Abu Dhabi, UAEWednesday 8 July 2020

CORONAVIRUS

Covid-19 and pregnant: how UAE doctors are keeping mums and babies safe

Hospitals have completely isolated their maternity wards from the rest of the departments

A baby born to a Covid-19 positive mother at Dubai's King's College Hospital London. Courtesy: King's hospital 
A baby born to a Covid-19 positive mother at Dubai's King's College Hospital London. Courtesy: King's hospital 

Doctors in maternity wards have told of the efforts they are making to help keep pregnant Covid-19 mothers and newborn babies safe during the pandemic.

One Dubai hospital has had three Covid-19 positive patients who delivered babies.

Medics said all babies born at the hospital were free of the coronavirus and the mothers made a quick recovery after their deliveries.

Dr Amitabha Majumdar, a consultant obstetrician and gynaecologist at Dubai’s King’s College Hospital London, said they recently had a critical case of a coronavirus patient who delivered at 29 weeks into her pregnancy due to her ailing condition caused by the virus.

“The patient presented to us at about 28 weeks pregnant and progressively got worse,” he told The National.

“She was oxygen dependent and had quite a severe illness so we decided to deliver her baby at 29 weeks.”

Dr Majumdar said the patient became “very unwell” during the delivery and both the mother and her premature baby had to be intubated.

She made a full recovery and tested negative for the virus after receiving proper care.

The mother and the infant have now been discharged from the hospital.

Babies of two other pregnant women who had contracted Covid-19 were delivered by Dr Majumdar.

A mother holds her premature baby who was born weighing 870 grams. Courtesy: Medcare Hospital Sharjah 
A mother holds her premature baby who was born weighing 870 grams. Courtesy: Medcare Hospital Sharjah 

Both mothers were discharged after making a full recovery.

Dr Maria Theresa Reyes, the consultant neonatologist at the hospital, said they have not had any cases where the newborn babies tested positive for the virus.

She said there is “no evidence” that shows mothers can pass on the virus to their babies in the womb.

The manifestation of the pandemic in babies is very different from the adults

Dr Maria Theresa Reyes

“The manifestation of the pandemic in babies is very different from the adults. The management is the same, but, whether or not we see prolonged ventilation (for premature babies) due to the pandemic is yet to be proven,” she said.

“In the particular case of the Covid-19 patient who delivered prematurely, we did many swabs just because the baby needed a longer time for improvement.”

However, newborn babies are not immune to the disease.

The UAE has reported a case where a mother and her newborn son contracted the virus a day after the delivery.

Raneen Abu Zaher, 28, and her newborn son, Jad, had contracted the virus on April 8.

Both were treated at an Abu Dhabi hospital and were later discharged.

The country has taken measures to protect expectant mothers, including free screenings for them at drive-thru facilities.

Dr Ramallah Abdelaal is a specialist neonatologist at the Medcare Hospital Sharjah. Courtesy: Medcare Hospital 
Dr Ramallah Abdelaal is a specialist neonatologist at the Medcare Hospital Sharjah. Courtesy: Medcare Hospital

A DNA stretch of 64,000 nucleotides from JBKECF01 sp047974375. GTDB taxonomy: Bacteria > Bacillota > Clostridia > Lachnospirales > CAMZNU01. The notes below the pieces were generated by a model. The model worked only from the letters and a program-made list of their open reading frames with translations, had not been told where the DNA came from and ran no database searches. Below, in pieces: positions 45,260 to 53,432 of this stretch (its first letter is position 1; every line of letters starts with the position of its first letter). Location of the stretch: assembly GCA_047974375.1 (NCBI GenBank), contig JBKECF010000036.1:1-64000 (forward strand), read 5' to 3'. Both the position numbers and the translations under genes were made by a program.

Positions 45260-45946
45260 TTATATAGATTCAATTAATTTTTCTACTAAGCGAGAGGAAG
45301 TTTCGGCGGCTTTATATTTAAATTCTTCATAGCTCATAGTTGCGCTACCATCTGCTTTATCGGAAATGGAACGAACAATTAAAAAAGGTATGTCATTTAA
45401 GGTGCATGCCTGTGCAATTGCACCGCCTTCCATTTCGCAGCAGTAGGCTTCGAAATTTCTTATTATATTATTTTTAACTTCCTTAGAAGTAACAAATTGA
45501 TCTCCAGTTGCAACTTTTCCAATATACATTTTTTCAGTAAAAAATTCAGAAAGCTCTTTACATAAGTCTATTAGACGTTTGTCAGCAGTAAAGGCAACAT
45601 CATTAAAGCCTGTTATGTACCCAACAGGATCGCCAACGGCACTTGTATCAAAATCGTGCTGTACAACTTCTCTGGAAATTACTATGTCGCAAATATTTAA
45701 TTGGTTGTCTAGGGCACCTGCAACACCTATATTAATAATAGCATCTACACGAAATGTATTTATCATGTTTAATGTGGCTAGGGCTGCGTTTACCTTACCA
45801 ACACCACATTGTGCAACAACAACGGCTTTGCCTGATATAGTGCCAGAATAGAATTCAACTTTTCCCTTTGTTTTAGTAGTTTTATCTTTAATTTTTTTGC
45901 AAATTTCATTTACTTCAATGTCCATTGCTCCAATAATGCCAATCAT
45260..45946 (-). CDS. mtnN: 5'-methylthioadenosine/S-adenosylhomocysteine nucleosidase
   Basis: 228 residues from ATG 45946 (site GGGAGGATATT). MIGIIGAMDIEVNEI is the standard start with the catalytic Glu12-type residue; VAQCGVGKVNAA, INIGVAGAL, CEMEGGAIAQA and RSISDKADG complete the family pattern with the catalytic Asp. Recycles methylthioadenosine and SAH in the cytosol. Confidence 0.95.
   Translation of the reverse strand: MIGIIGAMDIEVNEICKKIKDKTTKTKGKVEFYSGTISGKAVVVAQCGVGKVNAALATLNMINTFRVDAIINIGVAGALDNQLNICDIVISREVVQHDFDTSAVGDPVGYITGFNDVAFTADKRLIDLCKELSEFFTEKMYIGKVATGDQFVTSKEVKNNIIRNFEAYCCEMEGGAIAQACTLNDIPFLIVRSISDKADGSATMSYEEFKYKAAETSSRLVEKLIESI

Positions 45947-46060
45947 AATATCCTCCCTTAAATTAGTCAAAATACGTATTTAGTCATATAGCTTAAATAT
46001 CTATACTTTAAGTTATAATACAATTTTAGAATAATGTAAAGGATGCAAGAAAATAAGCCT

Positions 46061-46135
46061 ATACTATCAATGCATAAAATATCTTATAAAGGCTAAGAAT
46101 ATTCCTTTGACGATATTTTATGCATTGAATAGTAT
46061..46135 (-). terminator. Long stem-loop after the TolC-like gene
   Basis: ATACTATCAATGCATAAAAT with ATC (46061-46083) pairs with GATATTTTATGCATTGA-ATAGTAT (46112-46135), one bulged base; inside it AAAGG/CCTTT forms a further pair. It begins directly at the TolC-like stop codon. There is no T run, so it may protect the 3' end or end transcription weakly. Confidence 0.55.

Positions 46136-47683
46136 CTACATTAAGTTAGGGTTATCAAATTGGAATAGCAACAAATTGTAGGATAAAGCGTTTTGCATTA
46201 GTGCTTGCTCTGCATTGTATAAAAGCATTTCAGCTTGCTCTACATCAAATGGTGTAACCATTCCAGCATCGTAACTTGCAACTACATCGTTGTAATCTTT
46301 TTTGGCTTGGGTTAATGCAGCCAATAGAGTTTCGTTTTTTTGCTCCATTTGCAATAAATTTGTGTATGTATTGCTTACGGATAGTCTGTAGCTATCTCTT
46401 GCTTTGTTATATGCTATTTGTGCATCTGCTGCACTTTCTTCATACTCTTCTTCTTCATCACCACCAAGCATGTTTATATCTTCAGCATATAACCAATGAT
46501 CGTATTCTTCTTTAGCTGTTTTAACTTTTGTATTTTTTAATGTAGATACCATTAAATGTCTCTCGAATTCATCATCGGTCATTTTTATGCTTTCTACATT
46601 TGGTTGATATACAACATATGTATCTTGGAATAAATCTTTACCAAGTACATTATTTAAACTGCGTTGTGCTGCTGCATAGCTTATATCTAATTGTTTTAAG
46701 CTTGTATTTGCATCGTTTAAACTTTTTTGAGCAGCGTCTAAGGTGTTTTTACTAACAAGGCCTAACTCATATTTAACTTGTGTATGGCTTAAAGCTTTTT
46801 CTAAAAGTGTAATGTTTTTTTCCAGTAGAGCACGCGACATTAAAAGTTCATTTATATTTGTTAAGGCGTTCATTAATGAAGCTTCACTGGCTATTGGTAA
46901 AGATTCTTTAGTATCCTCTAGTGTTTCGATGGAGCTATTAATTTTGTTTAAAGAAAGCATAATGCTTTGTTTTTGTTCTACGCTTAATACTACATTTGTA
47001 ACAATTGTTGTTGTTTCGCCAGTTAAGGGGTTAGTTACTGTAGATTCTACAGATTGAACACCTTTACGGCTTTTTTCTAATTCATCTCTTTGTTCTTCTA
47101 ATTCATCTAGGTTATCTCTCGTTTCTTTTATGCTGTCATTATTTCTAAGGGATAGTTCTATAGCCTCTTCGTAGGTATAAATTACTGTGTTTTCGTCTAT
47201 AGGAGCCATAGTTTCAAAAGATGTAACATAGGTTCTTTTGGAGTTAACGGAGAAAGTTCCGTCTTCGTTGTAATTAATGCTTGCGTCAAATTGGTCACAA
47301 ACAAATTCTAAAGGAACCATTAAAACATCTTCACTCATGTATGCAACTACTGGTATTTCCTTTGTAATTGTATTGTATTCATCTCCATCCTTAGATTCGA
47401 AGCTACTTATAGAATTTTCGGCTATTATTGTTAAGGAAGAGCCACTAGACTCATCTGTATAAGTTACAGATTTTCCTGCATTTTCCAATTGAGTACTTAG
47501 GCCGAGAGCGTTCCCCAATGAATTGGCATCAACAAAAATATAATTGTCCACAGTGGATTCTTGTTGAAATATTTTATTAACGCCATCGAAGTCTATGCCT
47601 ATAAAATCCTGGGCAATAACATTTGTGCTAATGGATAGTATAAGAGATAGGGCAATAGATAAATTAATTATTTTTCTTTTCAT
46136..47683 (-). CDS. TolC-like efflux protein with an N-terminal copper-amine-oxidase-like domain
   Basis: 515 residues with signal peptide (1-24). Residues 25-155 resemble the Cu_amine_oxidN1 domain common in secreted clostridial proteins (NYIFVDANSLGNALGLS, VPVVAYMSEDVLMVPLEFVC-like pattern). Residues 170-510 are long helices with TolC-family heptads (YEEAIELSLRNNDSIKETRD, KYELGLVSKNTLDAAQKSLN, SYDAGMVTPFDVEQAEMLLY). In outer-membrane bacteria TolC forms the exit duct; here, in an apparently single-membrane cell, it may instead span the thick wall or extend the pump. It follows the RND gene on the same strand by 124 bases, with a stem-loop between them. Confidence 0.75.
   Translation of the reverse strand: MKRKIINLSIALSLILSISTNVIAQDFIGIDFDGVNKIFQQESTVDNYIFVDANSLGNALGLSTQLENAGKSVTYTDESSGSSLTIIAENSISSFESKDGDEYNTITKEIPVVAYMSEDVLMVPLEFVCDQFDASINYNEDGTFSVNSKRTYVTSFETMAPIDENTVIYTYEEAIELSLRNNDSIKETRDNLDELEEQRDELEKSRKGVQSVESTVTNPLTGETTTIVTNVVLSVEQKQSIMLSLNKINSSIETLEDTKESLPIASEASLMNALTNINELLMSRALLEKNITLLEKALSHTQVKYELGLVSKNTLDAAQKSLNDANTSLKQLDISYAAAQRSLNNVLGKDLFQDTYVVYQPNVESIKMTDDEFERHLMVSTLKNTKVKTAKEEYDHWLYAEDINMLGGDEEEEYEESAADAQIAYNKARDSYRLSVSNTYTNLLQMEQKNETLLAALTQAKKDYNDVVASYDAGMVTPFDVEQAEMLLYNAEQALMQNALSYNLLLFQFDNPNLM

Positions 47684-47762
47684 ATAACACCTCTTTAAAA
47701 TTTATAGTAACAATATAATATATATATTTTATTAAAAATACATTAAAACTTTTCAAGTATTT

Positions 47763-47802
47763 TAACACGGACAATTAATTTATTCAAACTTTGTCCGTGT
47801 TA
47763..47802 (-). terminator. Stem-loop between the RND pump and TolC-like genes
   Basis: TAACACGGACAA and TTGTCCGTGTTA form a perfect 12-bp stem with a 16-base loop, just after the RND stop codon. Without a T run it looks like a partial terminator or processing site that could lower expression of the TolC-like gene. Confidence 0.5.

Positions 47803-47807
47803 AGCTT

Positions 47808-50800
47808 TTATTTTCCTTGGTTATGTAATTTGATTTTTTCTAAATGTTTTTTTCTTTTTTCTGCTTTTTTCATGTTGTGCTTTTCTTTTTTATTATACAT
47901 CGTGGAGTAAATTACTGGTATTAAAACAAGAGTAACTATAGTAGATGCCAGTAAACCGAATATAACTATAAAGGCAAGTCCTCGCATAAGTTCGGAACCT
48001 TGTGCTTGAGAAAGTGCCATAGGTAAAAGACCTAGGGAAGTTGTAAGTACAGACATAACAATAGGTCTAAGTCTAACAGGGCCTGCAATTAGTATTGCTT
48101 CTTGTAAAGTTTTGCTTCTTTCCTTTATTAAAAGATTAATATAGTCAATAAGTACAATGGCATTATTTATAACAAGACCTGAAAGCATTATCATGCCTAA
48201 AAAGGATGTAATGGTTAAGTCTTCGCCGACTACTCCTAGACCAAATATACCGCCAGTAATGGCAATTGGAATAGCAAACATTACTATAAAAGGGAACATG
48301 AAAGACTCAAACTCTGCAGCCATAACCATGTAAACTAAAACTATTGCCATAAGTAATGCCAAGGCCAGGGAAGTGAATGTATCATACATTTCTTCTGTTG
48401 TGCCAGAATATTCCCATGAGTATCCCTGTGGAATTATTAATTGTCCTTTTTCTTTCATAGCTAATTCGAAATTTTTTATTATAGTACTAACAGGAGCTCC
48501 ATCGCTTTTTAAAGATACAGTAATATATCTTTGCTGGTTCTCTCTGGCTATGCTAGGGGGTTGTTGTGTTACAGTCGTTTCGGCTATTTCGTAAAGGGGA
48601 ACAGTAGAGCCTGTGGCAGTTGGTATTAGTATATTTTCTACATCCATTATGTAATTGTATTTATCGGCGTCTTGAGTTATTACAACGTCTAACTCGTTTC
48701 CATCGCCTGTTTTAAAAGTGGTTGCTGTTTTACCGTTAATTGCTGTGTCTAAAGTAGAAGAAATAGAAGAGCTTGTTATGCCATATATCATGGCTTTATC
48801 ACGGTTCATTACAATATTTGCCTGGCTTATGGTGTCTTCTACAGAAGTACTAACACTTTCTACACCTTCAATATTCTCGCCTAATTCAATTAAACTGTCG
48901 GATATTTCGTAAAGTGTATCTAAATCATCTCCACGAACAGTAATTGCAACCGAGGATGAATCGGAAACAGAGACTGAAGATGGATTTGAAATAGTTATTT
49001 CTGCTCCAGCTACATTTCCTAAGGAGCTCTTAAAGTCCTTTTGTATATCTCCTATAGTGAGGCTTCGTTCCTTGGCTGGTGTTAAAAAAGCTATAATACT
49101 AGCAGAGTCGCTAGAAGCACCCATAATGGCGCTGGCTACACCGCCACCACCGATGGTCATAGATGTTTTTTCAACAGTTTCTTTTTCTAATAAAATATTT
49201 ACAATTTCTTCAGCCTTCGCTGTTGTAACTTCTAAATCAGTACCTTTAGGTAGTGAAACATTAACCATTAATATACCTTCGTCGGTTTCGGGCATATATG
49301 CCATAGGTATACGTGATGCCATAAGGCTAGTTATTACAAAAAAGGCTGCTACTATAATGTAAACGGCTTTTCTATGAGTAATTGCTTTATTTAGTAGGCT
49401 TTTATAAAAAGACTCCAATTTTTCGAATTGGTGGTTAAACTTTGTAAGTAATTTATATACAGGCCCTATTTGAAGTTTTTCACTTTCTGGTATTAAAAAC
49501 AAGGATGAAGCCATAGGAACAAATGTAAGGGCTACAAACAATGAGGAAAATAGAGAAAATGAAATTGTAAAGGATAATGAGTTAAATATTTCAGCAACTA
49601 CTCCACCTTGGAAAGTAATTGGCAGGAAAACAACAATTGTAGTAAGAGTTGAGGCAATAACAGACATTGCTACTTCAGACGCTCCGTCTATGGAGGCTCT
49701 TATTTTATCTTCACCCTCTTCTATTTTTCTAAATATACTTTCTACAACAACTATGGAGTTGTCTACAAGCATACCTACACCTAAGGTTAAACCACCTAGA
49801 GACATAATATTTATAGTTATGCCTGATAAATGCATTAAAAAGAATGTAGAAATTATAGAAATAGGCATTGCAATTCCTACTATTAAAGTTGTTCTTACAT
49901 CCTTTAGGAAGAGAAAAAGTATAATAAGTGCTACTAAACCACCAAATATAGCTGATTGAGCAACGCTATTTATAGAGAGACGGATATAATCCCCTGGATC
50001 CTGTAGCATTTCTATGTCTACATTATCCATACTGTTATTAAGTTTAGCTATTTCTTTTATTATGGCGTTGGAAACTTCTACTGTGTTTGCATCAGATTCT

The Ministry of Health and Prevention announced this week that it had allocated 15 medical centres across the country for pregnant women to keep them away from Covid-19 exposure.

Doctors at Medcare Hospital in Sharjah have seen one case of a pregnant Covid-19 patient who delivered in their facility.

The mother tested negative after her delivery and both were sent home healthy.

Dr Ramallah Abdelaal, specialist neonatologist at the hospital, said they are also taking extra safety measures to keep premature babies safe from infection, whether or not they are born to a Covid-19 positive mother.

She shared a case study of a recent mother who delivered at 26 weeks into her pregnancy. The baby weighed just 870grams.

“It was really challenging this time because the immunity of these babies are extremely low, so there needs to be strict infection control measures and that is a challenge right now during the time of a pandemic,” said Dr Abdelaal.

Nurses hold newborn babies wearing protective face shields during the coronavirus disease outbreak at the Praram 9 hospital in Bangkok, Thailand. Reuters
Nurses hold newborn babies wearing protective face shields during the coronavirus disease outbreak at the Praram 9 hospital in Bangkok, Thailand. Reuters

The baby stayed at the hospital for 58 days and was put in an isolation room to keep her safe from potential infections.

She received treatment in the neonatal intensive care unit after developing respiratory distress, neonatal sepsis and intraventricular haemorrhage.

After spending nearly two months at the hospital, she gained two kilograms and was discharged in full health.

“Our maternity ward is separated from the other departments and even the Covid-19 mothers stay in other departments,” said Dr Abdelaal.

“Our nursing staff continue to make tremendous efforts to save these babies, especially during the infection control. We wear the full personal protective equipment and we do a lot of inspections to make sure no one is positive.”

Updated: June 15, 2020 09:16 PM

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